Curious how resistant your iPad is to sweaty hands? Play Canabalt and find out. This super intense, side-scrolling, skyscraper-leaping hit continually tests your reflexes and wraps the whole experience in an alluring throwback pixel aesthetic. Following its initial iPhone launch, Canabalt expanded to a universal release last summer %26ndash; much to the excitement of iPad owners everywhere %26ndash; delivering more of the randomly generated thrills and high score-chasing escapades that made it an absolute favorite in the first place. Plus, thanks to a recent update, the game now runs at 60 frames per second and includes Game Center integration, letting you easily boast your top distances among friends.
Many fans of the German board game Carcassonne no doubt discovered the game in part due to the success of the awesome 2007 Xbox Live Arcade version, but we think this excellent iOS universal version will capture even more curious parties. The five-player game challenges each participant to earn the most points by building roads, cities, and cloisters, all by placing randomly picked pieces on the board then dropping followers on the tiles. While the iPad version handily replaces the core board game with local matches, it also features an online pass-and-play mode, in which players swap turns at their convenience %26ndash; which makes it easy to fit a little kingdom building into your everyday life.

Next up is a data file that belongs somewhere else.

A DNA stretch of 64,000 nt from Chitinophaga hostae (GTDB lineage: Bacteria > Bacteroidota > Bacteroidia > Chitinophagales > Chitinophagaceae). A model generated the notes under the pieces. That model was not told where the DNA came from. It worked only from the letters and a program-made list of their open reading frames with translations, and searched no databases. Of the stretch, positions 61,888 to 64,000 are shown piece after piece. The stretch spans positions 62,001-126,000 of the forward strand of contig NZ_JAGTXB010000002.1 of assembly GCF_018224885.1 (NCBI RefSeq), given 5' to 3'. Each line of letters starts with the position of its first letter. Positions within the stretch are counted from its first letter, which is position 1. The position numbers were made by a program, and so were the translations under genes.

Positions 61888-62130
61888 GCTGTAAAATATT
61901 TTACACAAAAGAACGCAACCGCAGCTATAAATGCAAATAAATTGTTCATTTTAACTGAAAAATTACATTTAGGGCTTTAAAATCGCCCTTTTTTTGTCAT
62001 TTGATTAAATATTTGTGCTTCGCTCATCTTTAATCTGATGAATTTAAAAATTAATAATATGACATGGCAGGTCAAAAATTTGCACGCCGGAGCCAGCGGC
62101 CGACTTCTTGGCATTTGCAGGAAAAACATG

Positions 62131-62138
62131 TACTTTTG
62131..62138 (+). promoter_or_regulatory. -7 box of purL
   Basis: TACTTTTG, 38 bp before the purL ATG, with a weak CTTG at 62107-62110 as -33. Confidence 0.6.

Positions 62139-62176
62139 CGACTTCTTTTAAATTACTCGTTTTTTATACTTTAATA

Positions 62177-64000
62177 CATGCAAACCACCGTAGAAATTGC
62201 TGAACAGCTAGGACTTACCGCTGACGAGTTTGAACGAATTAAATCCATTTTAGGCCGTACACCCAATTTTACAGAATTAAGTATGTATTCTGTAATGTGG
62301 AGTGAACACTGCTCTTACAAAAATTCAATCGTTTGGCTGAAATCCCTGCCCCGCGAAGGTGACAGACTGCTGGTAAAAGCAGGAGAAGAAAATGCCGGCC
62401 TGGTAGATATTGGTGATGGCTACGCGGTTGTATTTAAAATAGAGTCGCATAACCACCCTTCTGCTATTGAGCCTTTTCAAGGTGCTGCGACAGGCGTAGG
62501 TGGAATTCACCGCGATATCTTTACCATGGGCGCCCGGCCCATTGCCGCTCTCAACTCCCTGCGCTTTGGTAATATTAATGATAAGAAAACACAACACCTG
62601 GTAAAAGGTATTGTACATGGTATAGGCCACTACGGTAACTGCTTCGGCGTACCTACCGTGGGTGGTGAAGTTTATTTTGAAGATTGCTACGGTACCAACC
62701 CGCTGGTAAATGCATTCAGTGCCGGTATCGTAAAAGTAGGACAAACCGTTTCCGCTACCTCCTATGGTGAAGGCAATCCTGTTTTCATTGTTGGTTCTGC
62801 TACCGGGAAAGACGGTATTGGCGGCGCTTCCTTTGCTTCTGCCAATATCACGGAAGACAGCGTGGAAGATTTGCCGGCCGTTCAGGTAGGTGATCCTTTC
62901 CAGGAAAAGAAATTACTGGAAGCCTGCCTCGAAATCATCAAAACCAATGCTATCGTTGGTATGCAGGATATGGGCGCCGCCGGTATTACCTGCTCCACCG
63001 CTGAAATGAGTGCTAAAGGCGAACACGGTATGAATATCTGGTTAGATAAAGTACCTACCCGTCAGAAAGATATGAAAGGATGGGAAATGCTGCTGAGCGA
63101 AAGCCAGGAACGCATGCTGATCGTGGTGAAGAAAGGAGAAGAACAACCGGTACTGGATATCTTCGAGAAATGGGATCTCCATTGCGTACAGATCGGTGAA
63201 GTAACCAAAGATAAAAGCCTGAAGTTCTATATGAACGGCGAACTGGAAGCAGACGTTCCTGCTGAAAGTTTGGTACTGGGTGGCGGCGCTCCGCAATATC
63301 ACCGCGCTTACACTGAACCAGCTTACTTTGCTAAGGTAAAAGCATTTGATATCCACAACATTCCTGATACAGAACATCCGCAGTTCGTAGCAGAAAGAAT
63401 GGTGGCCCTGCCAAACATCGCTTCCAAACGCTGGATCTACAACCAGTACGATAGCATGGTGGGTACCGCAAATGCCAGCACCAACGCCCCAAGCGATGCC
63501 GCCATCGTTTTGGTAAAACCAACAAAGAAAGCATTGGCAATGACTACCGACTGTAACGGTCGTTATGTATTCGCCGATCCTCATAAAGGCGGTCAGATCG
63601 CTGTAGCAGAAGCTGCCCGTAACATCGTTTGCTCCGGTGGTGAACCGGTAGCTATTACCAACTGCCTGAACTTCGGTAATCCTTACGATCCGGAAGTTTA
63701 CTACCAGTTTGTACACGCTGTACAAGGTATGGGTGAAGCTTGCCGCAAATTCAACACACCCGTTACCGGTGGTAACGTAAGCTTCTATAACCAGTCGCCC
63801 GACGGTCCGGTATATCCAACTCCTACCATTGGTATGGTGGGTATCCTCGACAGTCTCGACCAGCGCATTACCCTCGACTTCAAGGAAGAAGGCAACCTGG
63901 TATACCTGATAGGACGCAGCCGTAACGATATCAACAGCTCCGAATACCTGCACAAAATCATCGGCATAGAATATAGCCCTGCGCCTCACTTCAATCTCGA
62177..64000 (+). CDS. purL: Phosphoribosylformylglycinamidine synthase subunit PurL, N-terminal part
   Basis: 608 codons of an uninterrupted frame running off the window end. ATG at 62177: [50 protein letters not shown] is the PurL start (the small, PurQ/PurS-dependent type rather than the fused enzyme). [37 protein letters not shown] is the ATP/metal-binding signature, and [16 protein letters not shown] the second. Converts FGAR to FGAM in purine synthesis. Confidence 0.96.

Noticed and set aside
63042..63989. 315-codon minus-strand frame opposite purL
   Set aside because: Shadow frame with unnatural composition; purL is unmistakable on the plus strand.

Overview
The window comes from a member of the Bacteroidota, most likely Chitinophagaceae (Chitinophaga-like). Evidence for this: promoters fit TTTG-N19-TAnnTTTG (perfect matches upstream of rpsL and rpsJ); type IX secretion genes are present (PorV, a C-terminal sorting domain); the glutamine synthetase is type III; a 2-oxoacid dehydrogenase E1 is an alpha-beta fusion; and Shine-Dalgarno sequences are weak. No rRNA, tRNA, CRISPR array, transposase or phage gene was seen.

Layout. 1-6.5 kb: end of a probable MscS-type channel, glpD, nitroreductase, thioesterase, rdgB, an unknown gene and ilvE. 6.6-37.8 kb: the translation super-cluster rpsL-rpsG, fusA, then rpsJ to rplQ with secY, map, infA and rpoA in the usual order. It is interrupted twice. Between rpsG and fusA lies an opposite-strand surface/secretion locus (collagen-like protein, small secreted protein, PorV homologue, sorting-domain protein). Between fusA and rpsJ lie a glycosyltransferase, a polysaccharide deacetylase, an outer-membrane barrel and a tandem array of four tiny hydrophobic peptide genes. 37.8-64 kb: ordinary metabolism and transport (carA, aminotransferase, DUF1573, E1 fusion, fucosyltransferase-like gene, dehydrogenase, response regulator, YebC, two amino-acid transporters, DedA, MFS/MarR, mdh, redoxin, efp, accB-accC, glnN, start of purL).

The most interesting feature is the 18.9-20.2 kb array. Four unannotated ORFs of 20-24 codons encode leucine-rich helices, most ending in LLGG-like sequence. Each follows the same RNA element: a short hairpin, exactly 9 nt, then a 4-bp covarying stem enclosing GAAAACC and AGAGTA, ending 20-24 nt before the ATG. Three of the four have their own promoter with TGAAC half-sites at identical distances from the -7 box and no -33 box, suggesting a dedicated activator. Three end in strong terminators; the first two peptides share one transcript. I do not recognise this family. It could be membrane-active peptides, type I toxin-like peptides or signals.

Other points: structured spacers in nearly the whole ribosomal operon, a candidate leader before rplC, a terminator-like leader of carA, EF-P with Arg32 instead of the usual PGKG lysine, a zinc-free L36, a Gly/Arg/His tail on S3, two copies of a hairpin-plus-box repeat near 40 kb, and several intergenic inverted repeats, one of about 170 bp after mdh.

Square Enix frequently has some of the most absurd price points in the App Store %26ndash; six bucks for a Final Fantasy XIII artwork gallery, anyone? %26ndash; but Chaos Rings for iPad comes closest to justifying the super-sized entry fee, offering a role-playing experience with impressive depth and production values. Ported from the earlier iPhone version, Chaos Rings delivers traditional turn-based action augmented with collaborative attack moves, which ties into a narrative in which you can play as four unique pairs of characters for a large, wide-ranging experience. And while you'll see a fair amount of pixelation in the backgrounds, the sharp building architecture and enemy designs meet our expectations as fans of the publisher's console efforts, which help to make this one of the more ambitious RPGs for the iPad.
Cut the Rope launched a bit late in the year to take the iOS throne away from Angry Birds, but it put up a damn good fight, hovering near the top of the charts for the last few months. The whole premise is perfect for a touch screen interface, as you need to get a piece of candy to a little green "Nomster" creature by slicing ropes at the correct time and properly utilizing (or completely avoiding) various items or hazards in each stage. But for many, simply feeding the beast wasn't satisfying enough %26ndash; they played the many dozens of stages over and over again, attempting to grab the three optional stars in each mission along the way. Kudos to you, obsessive Cut the Rope players %26ndash; we're sure Chillingo will keep your addiction fed well into 2011.